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South East in transport devolution bid

Words: Laura Edgar
Southeastern class 395s, Medway / Transport for the South East

Transport for the South East has submitted a bid to the government to become a statutory body so that it can accelerate investment in sustainable transport. 

Backed by a coalition of public and private sector organisations including councils, business groups, transport operators, and passenger groups, the proposal is also designed to “power-up” the region’s economic recovery from Covid-19.

If transport secretary Grant Shapps agrees to devolve powers and the bid is approved by Parliament, Transport for the South East would become a statutory subnational transport body. It would be able to influence government decision-making on transport issues and have the power to deliver improvements to the South East’s transport network.

Keith Glazier, chair of Transport for the South East, said: “The South East is a true powerhouse for the UK economy, contributing more than any other region outside London. It’s the country’s principal international gateway for people and goods and drives productivity and prosperity across the UK.

“Our transport strategy sets out how investment in a more sustainable transport network will help our economy recover and grow, delivering a green transport revolution that will create jobs, boost quality of life and help cut carbon emissions to net zero.

“Transport for the South East has quickly emerged as a powerful and effective partnership for our region, but delivering on our ambitions will require more than just partnership working. That’s why we want to formalise our role as the South East’s voice for strategic transport by becoming a statutory body.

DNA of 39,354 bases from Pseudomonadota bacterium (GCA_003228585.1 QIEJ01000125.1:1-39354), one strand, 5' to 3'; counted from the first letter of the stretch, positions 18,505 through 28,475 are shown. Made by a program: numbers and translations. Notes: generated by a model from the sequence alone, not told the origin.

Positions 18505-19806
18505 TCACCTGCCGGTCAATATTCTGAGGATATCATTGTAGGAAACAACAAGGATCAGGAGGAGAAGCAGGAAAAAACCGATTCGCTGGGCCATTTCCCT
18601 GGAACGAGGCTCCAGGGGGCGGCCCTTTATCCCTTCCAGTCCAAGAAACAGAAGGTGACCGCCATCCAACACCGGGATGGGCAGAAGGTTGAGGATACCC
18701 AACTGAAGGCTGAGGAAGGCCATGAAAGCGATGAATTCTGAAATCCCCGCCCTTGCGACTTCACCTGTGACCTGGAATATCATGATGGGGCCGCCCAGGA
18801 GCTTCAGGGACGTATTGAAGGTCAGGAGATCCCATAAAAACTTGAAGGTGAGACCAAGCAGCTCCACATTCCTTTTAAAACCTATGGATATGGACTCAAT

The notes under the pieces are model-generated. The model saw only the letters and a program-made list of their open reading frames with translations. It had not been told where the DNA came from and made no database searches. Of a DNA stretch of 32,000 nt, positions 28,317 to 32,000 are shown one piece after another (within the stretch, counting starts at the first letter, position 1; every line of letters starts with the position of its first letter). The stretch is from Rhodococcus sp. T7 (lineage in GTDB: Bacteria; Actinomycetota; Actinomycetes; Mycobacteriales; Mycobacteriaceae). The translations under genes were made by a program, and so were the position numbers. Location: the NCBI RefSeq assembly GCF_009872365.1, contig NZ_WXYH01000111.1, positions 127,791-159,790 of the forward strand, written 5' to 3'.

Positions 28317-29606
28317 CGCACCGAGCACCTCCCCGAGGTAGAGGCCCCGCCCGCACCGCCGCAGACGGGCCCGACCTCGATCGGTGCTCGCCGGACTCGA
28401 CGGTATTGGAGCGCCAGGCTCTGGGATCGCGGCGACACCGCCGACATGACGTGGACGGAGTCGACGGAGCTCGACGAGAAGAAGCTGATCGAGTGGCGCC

“Statutory status will mean we can work with government to decide how and where money is spent on our region’s transport network and give us the powers we need to accelerate schemes and projects which are better for people, better for business and better for the planet.”

Formed in 2017, Transport for the South East brings together 16 local transport authorities and five local economic partnerships, together with Network Rail and Highways England to set out the region’s transport investment priorities.

The proposals states that a statutory subnational transport body for the South East is “vital” if the region is to increase its influence with the government and key stakeholders; secure investment in pan-regional strategic transport corridors; deliver sustainable economic growth, while protecting and enhancing the environment, reducing emissions and promoting social inclusion; and enable long-term planning. 

Transport for the South East is seeking the powers and responsibilities to:

  • Develop and implement a strategic investment plan for the region.
  • Act as ‘one voice’ for the South East in agreeing investment priorities with the transport secretary.
  • Become a statutory partner in road and rail investment decisions.
  • Improve bus services for passengers and provide improved alternatives to car travel.
  • Coordinate the delivery of region-wide integrated smart ticketing.
  • Implement road-charging schemes linked to Clean Air Zones to improve quality of life for people in the South East.

Transport for the South thinks that devolved powers would support the delivery of its 30-year transport strategy. This sets out how investment in sustainable transport can deliver a shift to public transport from cars, reduce greenhouse gas emissions and tackle poor air quality. It also seeks to better connect its ports and airports and improve transport links for deprived communities. Transport for the South East’s partnership board approved the strategy after a public consultation. 

Transport for the South East's proposal can be found here (pdf).

Image credit | Transport for the South East